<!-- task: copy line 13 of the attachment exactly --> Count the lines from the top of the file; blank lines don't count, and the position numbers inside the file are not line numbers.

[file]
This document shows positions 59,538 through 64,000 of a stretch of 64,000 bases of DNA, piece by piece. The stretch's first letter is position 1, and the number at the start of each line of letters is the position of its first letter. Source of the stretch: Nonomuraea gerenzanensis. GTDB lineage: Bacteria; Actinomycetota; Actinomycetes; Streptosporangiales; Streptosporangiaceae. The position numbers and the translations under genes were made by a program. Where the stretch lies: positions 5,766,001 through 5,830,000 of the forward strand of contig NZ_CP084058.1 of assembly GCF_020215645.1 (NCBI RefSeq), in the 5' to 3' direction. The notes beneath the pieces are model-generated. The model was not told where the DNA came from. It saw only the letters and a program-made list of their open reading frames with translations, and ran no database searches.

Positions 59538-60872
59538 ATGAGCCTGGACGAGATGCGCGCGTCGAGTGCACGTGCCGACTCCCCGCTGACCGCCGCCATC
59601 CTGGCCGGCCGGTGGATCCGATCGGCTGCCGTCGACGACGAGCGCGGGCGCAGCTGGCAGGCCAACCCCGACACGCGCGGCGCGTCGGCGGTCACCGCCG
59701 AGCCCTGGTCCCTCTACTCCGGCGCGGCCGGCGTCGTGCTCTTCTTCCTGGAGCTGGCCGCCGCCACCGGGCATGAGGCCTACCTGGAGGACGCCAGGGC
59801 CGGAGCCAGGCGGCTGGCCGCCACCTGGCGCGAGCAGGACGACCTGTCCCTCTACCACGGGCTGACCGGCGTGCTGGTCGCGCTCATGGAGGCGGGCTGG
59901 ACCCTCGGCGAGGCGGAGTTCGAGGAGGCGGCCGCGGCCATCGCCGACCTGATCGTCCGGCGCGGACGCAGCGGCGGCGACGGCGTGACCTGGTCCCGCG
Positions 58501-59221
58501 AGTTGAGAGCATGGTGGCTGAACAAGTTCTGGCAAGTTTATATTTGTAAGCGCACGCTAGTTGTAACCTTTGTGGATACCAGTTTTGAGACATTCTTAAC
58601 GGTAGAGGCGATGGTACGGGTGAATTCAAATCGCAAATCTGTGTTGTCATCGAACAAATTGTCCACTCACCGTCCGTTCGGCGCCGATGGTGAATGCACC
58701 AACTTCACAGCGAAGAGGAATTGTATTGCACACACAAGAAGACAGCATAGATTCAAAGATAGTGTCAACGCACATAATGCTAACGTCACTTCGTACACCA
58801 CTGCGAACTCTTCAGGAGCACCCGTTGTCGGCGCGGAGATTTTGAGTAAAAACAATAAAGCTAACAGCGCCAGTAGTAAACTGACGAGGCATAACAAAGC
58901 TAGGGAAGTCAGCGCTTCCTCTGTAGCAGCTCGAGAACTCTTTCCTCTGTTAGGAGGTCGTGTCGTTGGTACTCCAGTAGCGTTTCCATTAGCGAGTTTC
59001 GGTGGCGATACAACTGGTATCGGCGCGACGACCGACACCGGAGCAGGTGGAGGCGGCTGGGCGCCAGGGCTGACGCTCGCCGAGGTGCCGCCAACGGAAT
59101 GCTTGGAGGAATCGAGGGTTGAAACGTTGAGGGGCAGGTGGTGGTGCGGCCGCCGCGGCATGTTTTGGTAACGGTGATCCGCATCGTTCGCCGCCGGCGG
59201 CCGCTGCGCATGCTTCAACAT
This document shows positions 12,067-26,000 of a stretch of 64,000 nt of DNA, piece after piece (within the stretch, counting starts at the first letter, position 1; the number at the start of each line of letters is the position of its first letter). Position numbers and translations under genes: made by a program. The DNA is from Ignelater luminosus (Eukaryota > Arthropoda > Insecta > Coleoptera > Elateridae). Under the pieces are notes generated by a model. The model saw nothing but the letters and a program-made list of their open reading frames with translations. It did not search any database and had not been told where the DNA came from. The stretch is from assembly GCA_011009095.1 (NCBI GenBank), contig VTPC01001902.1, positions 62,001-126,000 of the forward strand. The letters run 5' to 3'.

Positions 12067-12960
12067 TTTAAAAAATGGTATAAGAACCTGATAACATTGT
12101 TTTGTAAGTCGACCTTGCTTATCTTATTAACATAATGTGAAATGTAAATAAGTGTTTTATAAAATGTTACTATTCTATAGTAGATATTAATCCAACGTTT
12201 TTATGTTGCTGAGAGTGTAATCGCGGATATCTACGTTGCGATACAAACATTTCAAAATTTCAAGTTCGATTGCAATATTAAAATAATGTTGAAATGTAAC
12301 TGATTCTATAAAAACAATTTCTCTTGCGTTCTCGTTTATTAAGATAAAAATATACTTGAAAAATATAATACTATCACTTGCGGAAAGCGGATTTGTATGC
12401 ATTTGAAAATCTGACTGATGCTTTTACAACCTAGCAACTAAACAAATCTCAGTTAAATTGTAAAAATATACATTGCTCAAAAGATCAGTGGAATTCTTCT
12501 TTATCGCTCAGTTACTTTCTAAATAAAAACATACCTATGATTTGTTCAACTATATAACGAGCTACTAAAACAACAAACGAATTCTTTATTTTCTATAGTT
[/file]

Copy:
58901 TAGGGAAGTCAGCGCTTCCTCTGTAGCAGCTCGAGAACTCTTTCCTCTGTTAGGAGGTCGTGTCGTTGGTACTCCAGTAGCGTTTCCATTAGCGAGTTTC